This is the violation of rights I am most concerned about. I don't like being harassed by animal rights activists while I'm having a steak, I don't like being badgered by religious cranks banging on my doorbell, and I don't think people who've been going peacefully to their local pharmacies all their lives should suddenly have to endure being badgered by religious cranks while getting their prescriptions.
I agree for the most part, but I'm pretty sure this is all covered by current laws. The right of freedom of speech only applies in the public square. In private areas (homes or places of business), you are instead bound by the rules of the owner or manager.
True, although the community as a whole, through traditional law and regulation, has the legal and moral right to intervene when its interests are at stake. Pharmacies, like hospitals, clinics, ambulance services, and various other public and private medical facilities, are counted as part of the service network cities, counties, and states consider essential to public health and quality of life. Doctors and hospitals have to have available and competant pharmacy services to function.
Pharmacies are common enough in the US that this usually isn't a big issue.
The only public dispute on it I can recall in recent years was over Walgreens using exclusive contracts with hospitals and doctors as a weapon to drive all competing pharmacies out of business. This effort failed in some ways and succeeded in others. Having only one corporation providing pharmaceuticals in a good sized city is not good for public health. Competition promotes low costs and variety, even in that industry.
The difficulty, as I noted, is that if the city or state allows corporations the public choice of providing or not providing a service, pressure groups are free to campaign against them. In the Midwest, the key players are Walmart and Walgreens. If the religious right can bully these two corporations into not providing contraceptives, they've eliminated or seriously hindered access to them for half or more of the female population of the country. A colossal victory for the anti-contraception forces, the worst defeat for choice in the United States since the 1920s.
A pharmacy is a business, so it is up to the business owners or managers to determine what policy to impliment regarding "controversial" medicines. If the store policy is to fill a prescription for a particular drug, then the pharmacists should either fill the prescription or look for a new job. If the policy is to not fill the prescription, then the consumer should look for a different pharmacy.
Of course, if they can force women to worry about this issue every time they need contraception (or post-rape protection), they will be halfway to their goal, and the victory will be celebrated from a thousand pulpits across the land. For a century and more, since both doctors and pharmacists became "professionalized" to modern standards in the 1800s, the standard has been that doctors prescibe and pharmacists provide. The pharmacist does not have the right to intervene in a medical decision unless some dire mistake has been made--the accidental prescription of a lethal drug, for instance. If you allow pharmacists to violate that traditinal principal of professional conduct, the religious nags have defeated you, and they will continue to press for more privileges for their point of view and more restrictions on everyone else.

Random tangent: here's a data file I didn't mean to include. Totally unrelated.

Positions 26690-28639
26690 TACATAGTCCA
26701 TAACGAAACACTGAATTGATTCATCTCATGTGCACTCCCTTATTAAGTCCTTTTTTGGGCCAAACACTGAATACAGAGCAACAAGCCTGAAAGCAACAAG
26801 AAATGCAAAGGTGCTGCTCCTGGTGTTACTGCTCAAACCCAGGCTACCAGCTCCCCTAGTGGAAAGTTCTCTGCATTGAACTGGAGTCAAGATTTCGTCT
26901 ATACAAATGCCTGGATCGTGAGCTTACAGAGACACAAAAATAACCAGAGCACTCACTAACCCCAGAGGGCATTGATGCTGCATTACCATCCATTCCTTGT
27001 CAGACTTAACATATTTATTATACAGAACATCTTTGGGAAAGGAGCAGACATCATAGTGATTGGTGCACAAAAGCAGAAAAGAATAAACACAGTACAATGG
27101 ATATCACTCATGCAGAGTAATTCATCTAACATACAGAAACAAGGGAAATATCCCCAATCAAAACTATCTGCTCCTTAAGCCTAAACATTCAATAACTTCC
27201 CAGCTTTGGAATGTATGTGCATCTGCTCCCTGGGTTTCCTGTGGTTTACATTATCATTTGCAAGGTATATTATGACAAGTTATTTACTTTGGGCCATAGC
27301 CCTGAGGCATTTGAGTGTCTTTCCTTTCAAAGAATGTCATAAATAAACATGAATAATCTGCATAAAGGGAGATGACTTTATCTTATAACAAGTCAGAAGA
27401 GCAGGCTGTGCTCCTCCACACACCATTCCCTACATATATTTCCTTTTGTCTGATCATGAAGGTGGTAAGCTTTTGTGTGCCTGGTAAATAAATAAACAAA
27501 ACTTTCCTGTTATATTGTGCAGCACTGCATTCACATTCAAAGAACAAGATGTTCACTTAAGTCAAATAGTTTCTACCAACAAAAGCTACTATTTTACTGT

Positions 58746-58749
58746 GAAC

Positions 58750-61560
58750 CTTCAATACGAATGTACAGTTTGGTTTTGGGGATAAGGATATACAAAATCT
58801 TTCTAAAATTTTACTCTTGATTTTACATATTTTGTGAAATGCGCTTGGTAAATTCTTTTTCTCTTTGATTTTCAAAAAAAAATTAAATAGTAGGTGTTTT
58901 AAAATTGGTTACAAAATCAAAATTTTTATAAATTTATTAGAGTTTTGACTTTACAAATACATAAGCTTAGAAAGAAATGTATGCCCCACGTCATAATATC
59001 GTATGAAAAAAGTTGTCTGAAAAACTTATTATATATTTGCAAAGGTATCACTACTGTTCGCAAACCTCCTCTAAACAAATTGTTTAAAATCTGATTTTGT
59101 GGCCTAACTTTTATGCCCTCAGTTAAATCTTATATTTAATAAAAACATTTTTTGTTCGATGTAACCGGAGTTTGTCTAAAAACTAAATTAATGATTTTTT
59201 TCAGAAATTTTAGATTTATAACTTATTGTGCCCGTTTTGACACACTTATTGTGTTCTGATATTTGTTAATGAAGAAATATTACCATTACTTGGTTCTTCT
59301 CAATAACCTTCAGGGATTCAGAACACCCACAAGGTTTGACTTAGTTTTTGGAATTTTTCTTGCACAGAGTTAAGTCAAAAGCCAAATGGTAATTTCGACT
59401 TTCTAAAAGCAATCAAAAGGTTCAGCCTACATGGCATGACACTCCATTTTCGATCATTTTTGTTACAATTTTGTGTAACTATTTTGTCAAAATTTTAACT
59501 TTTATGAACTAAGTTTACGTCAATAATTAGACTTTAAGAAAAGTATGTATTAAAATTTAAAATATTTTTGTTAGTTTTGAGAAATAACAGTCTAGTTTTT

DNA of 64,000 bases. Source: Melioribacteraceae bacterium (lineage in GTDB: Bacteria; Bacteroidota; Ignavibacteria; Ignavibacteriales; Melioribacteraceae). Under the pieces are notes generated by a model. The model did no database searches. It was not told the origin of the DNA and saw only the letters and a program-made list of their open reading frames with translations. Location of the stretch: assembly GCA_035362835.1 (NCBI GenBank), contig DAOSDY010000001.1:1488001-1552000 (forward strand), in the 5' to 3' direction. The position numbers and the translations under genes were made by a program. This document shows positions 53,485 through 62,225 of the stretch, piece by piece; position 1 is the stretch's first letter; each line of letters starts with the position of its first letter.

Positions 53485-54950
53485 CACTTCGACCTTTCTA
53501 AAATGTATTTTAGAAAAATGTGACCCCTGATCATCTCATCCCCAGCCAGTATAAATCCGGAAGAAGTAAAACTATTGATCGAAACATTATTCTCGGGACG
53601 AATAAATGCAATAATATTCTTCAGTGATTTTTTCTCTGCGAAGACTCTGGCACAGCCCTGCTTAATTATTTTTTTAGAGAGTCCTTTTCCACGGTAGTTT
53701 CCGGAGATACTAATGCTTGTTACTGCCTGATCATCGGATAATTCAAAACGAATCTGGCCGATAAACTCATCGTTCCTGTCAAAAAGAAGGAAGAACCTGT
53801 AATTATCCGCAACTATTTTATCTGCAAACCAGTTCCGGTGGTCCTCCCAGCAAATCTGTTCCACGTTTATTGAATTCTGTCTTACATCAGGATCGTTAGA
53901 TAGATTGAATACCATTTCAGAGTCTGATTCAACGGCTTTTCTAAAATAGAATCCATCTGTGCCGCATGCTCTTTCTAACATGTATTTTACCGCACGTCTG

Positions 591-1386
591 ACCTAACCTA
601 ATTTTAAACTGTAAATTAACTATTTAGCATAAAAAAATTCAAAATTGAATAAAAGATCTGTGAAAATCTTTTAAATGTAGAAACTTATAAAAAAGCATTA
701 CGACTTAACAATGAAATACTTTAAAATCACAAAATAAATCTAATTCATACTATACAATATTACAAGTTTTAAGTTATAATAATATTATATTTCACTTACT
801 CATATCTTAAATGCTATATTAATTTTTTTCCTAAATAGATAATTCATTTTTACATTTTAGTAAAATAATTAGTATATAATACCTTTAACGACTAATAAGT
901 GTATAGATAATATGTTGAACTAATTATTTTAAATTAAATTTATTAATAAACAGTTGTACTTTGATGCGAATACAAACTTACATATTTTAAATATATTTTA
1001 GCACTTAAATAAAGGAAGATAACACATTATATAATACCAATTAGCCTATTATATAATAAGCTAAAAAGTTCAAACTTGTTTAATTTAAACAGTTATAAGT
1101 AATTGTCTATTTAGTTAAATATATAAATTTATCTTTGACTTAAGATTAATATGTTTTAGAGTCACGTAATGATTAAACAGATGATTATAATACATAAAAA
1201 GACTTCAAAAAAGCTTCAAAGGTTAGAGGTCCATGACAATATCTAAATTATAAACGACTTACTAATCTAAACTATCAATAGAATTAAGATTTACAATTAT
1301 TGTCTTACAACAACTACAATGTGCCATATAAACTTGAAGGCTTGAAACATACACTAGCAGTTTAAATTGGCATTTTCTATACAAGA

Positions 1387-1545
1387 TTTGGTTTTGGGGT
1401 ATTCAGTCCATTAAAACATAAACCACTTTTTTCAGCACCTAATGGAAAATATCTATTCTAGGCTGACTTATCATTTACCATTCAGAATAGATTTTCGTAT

Possibly the honest thing to do would be for all pharmacies to have a picture of Reverend Dobson, staring out at the chairs in front of the counter, with the caption "You had sex again, didn't you, you slut!"
What really irks me is some of the right wing propaganda against high-dosage levonorgestrel (Plan B). Based on some of the idiotic nonsense, you'd think it was an abortion pill. It is actually identical to birth control pills and works in exactly the same way: preventing the release of an egg. If someone is already pregnant, it won't do anything.
Now that the religious right have embraced the principle of faith over science and politics over truth and morality, they aren't bound to use the scientific description of the drug. If they think it's evil, they can call it what they want. This is the same principal their activists follow in dealing with evolution and end-of-life issues. If they are against evolution, the libraries stuffed with evidence and argument cease to exist and it becomes controversial again. If the noisemakers decide Terri Schiavo is still a living consciousness, the MRIs and readings showin her brain has liquified are irrelevant.
Ye gawds, I'm depressing myself.